Lex Fridman (02:24:01) Let me ask you both a practical question and an out there question. Let’s start with a more practical one. What are your thoughts about BCIs, brain computer interfaces, and the work that’s going on with Neuralink? We talked about electrodes and different ways of measuring the brain, and here Neuralink is working on basically two-way communication with the brain. The more out there question will be like, where’s this go? More practically in the near term, what do you think about Neuralink?
Charan Ranganath (02:24:30) I can’t say specifics about the company because I haven’t studied it that much, but I think there’s two parts of it. One is, they’re developing some really interesting technology I think with these surgical robots and things like that. BCI though has a whole lot of innovation going on. I am not necessarily seeing any scientific evidence from Neuralink, and maybe that’s just because I’m not looking for it, but I’m not seeing the evidence that they’re anywhere near where the scientific community is. There’s lots of startups that are doing incredibly innovative stuff.
(02:25:03) One of my colleagues, Sergey Stavisky is just a genius in this area, and they’re working on it. I think speech prosthetics like they’re incorporating, decoding techniques with AI and movement prosthetics. This is just the rate of progress is just enormous. Part of the technology is having good enough data and understanding which data to use and what to do with it. Then the other part of it then is the algorithms for decoding it and so forth. I think part of that has really resulted in some real breakthroughs in neuroscience as a result. There’s lots of new technologies like Neuropixels for instance, that allow you to harvest activity from many, many neurons from a single electrode.
(02:25:48) I know Neuralink has some technologies that are also along these lines, but again, because they do their own stuff, the scientific community doesn’t see it. I think BCI is much, much bigger than Neuralink and there’s just so much innovation happening. I think the interesting question which we may be getting into is, I was talking to Sergey a while ago about a lot of language is not just what we hear and what we speak, but also our intentions and our internal models. And so, are you really going to be able to restore language without dealing with that part of it?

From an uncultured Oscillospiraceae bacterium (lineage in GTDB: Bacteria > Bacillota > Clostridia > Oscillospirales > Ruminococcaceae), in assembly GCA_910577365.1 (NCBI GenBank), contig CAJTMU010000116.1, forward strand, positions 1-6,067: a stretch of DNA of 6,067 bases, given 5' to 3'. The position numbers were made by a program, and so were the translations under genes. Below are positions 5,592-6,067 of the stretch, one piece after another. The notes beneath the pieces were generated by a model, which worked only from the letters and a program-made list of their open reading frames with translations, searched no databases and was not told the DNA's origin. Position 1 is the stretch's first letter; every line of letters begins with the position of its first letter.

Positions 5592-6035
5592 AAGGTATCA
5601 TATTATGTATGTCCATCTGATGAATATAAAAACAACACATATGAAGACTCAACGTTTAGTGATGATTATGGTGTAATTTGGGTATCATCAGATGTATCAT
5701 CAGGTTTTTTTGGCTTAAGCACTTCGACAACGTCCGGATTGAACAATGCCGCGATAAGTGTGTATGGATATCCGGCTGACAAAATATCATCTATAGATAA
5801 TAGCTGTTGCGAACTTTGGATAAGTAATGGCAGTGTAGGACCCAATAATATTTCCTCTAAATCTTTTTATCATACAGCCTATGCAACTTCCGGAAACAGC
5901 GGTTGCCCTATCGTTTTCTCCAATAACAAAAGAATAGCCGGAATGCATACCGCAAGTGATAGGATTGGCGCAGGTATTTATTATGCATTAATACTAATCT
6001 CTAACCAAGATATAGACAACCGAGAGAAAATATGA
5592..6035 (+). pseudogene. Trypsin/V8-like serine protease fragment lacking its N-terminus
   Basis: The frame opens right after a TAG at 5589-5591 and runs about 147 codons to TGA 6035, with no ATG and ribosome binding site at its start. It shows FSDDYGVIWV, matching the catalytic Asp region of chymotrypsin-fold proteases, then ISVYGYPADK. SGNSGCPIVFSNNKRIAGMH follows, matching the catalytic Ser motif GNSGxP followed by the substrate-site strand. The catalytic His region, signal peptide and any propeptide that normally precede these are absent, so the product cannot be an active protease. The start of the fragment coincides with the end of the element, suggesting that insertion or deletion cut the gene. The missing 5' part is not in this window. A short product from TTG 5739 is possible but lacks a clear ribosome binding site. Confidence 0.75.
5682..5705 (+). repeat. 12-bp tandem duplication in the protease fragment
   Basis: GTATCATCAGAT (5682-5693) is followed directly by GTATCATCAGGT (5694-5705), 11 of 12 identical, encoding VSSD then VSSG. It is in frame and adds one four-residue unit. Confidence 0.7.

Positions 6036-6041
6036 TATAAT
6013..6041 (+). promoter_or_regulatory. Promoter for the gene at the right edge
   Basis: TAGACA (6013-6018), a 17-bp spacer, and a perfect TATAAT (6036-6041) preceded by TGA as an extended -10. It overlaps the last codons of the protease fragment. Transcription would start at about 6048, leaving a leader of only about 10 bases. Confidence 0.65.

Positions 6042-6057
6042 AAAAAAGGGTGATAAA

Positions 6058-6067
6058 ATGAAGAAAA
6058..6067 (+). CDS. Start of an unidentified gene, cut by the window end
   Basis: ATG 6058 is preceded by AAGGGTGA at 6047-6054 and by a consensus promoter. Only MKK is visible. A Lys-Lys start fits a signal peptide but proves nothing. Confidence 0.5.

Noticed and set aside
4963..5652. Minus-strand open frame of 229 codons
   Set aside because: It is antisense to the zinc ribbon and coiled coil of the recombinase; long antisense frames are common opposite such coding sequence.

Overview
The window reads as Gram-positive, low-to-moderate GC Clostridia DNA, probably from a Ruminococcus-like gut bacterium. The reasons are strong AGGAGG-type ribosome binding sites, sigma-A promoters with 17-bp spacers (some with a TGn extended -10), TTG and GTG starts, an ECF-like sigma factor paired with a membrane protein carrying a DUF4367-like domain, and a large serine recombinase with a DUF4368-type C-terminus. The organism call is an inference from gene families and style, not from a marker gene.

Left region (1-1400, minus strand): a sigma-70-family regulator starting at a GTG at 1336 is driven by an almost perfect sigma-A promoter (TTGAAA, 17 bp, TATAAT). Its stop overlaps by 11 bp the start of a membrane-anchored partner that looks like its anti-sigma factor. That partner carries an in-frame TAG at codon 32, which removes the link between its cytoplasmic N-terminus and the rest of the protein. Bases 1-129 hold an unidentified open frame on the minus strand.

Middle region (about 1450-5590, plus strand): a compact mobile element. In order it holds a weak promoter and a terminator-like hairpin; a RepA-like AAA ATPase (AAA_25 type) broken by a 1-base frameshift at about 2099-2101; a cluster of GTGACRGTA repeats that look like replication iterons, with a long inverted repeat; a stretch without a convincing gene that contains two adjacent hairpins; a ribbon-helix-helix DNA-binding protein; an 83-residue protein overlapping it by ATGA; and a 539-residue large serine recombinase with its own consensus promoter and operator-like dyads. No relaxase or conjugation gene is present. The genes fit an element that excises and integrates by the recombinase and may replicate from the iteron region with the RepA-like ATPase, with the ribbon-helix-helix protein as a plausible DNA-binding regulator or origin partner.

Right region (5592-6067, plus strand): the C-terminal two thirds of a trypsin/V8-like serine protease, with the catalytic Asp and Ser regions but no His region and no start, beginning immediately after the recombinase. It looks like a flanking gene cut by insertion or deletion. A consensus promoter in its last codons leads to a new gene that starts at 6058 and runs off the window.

(02:26:28) He brought up a really interesting question, which is the ethics of reading out people’s intentions and understanding of the world as opposed to the more concrete parts of hearing and producing movements.
Lex Fridman (02:26:43) Just so we’re clear, because you said a few interesting things, when we talk about language and BCIs, what we mean is getting signal from the brain and generating the language, say you’re not able to actually speak, it’s as a kind of linguistic prosthetic. It’s able to speak for you exactly what you want it to say. Then the deeper question is, well, saying something isn’t just the letters, the words that you’re saying, it’s also the intention behind it, the feeling behind all that kind of stuff.
(02:27:19) Is it ethical to reveal that full shebang, the full context of what’s going on in our brain? That’s really interesting. That’s really interesting. Our thoughts, is it ethical for anyone to have access to our thoughts? Because right now the resolution is so low that we’re okay with it, even doing studies and all this kind of stuff. If neuroscience has a few breakthroughs to where you can start to map out the QR codes for different thoughts, for different kinds of thoughts, maybe political thoughts, the McCarthyism, what if I’m getting a lot of them communist thoughts, or however we want to categorize or label it? That’s interesting.
(02:28:06) That’s really interesting. I think ultimately this always… The more transparency there is about the human mind, the better it is. There could be always intermediate battles with how much control does a centralized entity have, like a government and so on. What is the regulation? What are the rules? What’s legal and illegal? If you talk about the police, whose job is to track down criminals and so on, and you look at all the history, how the police could abuse its power to control the citizenry, all that kind of stuff. People are always paranoid and rightfully so. It’s fascinating. It’s really fascinating.
(02:28:49) We talk about freedom of speech, freedom of thought, which is also a very important liberty at the core of this country and probably humanity. It starts to get awfully tricky when you start to be able to collect those thoughts. What I wanted to actually ask you is do you think for fun and for practical purposes, we would be able to modify memories? How far away we are from understanding the different parts of the brains, everything we’ve been talking about, in order to figure out how can we adjust this memory at the crude level from unpleasant to pleasant?